Speaking of brain function… Research shows that aerobic exercises, like walking and biking, reduce anxiety, depression, and other mood disorders! The increased blood flow to the brain supports better cognitive function which in turn alleviates symptoms of both low self-esteem and social withdrawal.
Lower CO2 Emissions
If walking or biking isn’t an option, no worries! Carpooling, as well as using public transportation or rideshare services as often as possible, are great options for helping to lower CO2 emissions that come from our vehicles. According to the EPA, a typical passenger vehicle emits about 404 grams of CO2 per mile and 4.6 metric tons of CO2 per year. In addition to carbon dioxide (CO2), automobiles produce methane (CH4)and nitrous oxide (N2O) from the tailpipe and hydrofluorocarbon emissions from leaking air conditioners. The emissions of these gases are small in comparison to CO2; however, the impact of these emissions can be important because they have a higher global warming potential (GWP) than CO2.
Good for Mental and Physical Health
Did you know that research has correlated a view of trees with healing medical benefits?
A 1970s research study found that patients with a view of trees were hospitalized for a shorter period of time and needed fewer and less intense pain medications than patients with a view of a brick wall.
A different study found that children with ADD who participated in “green activities” were more relaxed, focused, happier, more likely to interact with friends, and more active. Interestingly, it also found that, even indoors, the children who had natural views were calmer than children who played outside in man-made environments without greenery.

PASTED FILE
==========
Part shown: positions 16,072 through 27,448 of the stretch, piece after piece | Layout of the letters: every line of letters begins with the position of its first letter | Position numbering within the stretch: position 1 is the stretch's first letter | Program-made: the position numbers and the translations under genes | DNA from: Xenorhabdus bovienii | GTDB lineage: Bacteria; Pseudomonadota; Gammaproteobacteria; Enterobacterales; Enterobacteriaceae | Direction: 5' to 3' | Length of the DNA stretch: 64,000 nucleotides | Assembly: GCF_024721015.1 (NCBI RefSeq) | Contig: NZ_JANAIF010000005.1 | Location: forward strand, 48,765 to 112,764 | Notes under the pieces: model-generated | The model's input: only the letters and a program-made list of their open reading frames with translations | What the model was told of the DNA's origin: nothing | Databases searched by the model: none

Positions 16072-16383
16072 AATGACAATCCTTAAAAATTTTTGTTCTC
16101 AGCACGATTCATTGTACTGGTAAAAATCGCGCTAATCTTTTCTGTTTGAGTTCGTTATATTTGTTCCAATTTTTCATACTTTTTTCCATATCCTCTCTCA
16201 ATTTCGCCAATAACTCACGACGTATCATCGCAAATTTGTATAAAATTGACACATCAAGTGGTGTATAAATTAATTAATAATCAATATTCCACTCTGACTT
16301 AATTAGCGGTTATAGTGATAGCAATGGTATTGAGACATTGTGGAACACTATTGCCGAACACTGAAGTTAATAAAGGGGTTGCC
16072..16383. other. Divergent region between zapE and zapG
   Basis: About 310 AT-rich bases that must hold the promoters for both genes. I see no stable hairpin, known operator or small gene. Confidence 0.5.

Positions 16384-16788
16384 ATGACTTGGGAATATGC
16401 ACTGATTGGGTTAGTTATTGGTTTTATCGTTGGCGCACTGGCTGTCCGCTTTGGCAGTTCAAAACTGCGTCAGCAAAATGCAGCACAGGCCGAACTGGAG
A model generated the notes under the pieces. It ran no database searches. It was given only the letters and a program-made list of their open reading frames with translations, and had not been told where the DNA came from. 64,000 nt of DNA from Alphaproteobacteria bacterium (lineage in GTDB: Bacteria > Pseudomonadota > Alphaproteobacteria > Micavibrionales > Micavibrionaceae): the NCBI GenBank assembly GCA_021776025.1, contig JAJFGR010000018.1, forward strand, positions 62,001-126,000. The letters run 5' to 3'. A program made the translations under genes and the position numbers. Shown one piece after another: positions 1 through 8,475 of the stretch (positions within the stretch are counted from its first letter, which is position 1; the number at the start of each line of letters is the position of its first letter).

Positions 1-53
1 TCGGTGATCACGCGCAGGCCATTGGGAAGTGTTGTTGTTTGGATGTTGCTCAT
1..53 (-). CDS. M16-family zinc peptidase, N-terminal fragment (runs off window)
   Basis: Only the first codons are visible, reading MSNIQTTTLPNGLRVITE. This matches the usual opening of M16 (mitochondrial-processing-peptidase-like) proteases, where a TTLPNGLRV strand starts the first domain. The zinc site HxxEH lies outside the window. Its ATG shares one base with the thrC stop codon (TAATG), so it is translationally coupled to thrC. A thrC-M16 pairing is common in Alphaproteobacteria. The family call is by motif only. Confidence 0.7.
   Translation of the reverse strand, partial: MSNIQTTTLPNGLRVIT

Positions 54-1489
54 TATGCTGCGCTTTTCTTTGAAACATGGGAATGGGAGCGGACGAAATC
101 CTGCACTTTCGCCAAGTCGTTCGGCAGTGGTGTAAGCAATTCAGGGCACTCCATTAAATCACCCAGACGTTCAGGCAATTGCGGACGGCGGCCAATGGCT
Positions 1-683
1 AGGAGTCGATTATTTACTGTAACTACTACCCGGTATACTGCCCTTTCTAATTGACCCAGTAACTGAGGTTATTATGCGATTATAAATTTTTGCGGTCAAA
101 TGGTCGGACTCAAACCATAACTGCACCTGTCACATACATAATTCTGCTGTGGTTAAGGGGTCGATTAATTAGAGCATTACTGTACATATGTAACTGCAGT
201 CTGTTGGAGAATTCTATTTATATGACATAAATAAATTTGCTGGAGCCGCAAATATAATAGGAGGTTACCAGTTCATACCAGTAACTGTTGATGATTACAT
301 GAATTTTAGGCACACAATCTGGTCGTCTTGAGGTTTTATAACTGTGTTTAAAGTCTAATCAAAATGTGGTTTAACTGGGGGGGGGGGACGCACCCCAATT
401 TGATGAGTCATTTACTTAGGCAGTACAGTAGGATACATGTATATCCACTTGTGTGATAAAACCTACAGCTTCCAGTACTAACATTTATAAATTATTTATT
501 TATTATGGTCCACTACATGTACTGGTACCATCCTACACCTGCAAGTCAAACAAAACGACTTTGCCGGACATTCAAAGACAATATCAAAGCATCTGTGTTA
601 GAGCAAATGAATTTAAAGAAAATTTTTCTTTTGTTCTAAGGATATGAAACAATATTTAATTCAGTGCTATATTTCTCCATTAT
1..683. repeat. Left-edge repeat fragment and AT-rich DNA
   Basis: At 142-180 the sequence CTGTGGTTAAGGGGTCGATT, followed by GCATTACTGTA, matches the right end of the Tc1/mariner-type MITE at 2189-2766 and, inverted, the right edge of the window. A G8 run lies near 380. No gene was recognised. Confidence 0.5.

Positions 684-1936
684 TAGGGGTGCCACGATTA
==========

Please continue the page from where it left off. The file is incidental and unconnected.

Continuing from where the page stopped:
According to the psychological principle “Attention Restoration Theory (ART),” urban environments are draining because they force us to direct our attention to specific tasks and do so dynamically. Such mental demands don’t exist in natural environments.
If you can’t plant one, make a point to get out and enjoy them more!
Help CO2 Capture
According to a Swiss study, 1.2 billion trees would have to be planted on Earth to absorb two-thirds of the CO2 produced by man since the industrial age. That’s a lofty goal, but any new tree planted is a step in the right direction!
Not all trees are equally eco-efficient, though, so make sure you’re doing your research on the carbon absorption capacity of the trees you’re looking to plant. A healthy variety of species is always best—yay biodiversity!
SPECIAL NOTE: We need to work extra, extra hard to prevent forest fires because, when burning, trees release all the CO2 they have absorbed.
Deforestation and urbanization have severely impacted the water cycle. Planting more trees can help the ground retain water and start rebalancing our broken water cycle. Why is that significant? Well, most of the accessible fresh water is provided by underground reserves that are supplied by forests and fresh water represents 3% of our planet’s total water. Supply is limited already and we’re only speeding up the process.
Looking for the financial figures? Well, an average large shade tree will live 100 years and recycle $37,500 worth of water!